Let the festivities begin!

spinner image latkes served with sour cream and applesauce
Getty Images

A Twist on the Traditional

Those celebrating Hanukkah don’t have to give up on latkes, but for variety, why not try something a bit different, like ma’akouda, Moroccan potato patties, spiced with cumin, black pepper, onion powder and garlic. Or maybe give a go to author Michael W. Twitty’s Louisiana-style latkes — which he sometimes makes “with collards layered between them.” Here’s his recipe to get a little inspiration. ​

Michael W. Twitty’s Louisiana-style latkes:


  • 2 cups peeled and shredded Yukon gold or russet potatoes​
  • 1 tablespoon grated onion​
  • 1 tablespoon chopped celery​
  • 2 tablespoons green onion​
  • 1 small minced garlic clove​
  • 1 pinch of thyme​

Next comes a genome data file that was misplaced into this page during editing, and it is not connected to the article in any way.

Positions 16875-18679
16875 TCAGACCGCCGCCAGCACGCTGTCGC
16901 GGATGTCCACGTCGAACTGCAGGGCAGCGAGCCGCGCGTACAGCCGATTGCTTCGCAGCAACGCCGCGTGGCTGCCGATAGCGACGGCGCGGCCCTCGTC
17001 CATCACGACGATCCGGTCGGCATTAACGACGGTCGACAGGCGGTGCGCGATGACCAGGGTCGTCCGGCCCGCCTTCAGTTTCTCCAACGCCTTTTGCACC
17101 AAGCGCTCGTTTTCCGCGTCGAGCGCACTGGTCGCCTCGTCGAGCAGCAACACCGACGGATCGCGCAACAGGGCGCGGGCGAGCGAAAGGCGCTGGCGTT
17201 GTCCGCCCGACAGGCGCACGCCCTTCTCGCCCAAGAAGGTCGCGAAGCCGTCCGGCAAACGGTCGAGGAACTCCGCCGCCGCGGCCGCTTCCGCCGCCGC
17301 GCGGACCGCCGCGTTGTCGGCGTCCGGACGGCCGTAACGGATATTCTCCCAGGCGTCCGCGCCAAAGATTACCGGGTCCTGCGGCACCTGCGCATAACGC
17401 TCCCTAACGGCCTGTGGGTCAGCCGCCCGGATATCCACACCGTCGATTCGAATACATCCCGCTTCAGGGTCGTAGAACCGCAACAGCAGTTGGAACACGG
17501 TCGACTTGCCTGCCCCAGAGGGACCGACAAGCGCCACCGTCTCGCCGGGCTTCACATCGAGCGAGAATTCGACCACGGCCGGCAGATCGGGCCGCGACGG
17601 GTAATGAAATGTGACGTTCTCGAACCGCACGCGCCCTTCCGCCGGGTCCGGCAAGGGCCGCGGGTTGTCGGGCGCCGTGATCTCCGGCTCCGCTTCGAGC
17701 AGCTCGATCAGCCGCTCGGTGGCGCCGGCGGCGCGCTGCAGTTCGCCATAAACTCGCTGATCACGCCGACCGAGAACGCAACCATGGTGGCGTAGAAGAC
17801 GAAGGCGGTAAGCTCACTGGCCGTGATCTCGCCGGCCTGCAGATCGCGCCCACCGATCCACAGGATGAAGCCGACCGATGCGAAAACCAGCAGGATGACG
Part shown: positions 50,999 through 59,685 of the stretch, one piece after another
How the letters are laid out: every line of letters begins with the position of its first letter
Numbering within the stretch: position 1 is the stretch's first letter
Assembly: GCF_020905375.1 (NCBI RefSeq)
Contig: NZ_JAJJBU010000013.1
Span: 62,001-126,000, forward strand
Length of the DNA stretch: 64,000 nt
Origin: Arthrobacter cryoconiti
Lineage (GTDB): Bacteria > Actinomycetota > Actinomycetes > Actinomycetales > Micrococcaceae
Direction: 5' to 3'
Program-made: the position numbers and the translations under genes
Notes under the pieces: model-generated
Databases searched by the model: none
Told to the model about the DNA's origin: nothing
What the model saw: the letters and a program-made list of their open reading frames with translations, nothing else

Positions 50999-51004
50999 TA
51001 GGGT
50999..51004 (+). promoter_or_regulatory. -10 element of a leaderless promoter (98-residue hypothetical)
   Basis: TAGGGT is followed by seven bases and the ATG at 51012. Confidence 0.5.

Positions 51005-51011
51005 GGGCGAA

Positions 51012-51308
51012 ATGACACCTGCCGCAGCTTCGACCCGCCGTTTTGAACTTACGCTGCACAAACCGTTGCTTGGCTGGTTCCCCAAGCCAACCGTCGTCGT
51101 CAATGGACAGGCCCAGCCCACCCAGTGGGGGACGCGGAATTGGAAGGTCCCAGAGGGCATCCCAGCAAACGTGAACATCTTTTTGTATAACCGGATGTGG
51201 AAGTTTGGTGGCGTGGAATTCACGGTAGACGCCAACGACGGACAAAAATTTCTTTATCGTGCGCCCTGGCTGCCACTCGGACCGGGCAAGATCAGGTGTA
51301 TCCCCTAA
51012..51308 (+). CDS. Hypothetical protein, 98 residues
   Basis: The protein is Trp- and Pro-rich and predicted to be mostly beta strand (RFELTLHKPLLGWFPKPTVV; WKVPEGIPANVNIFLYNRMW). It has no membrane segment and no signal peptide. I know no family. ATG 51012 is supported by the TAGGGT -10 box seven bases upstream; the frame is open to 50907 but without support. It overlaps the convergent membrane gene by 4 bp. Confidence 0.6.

• ½ teaspoon of cayenne pepper — powder or flakes​
  • 3 eggs, beaten​
  • 2 tablespoons all-purpose flour, matzo meal or potato starch​
  • 1½ teaspoons salt​
  • ½ cup peanut oil for frying ­— canola or vegetable oil if you have allergies​


1. Wring the shredded potato in a cheesecloth, and repeat several times to extract as much moisture as you can.​

2. In a medium bowl stir the ingredients together.​

3. In a large heavy-bottomed skillet over medium-high heat, heat the oil until hot. Most recipes call for 350–375 degrees. Place a heaping tablespoon and a half of the potato mixture into the hot oil, pressing down on them to form ¼- to ½-inch-thick patties. 

4. Brown on one side, turn and brown on the other. Let drain on paper towels. 

5. Serve hot with an extra dusting of hot pepper and a few slices of green onion. Dips to try: applesauce, sour cream and maybe some sweet chili sauce (sugar, vinegar, salt, garlic, chili, pepper).​

Editor's note: This article was originally published on Dec. 14, 2022. It has been updated to reflect new information.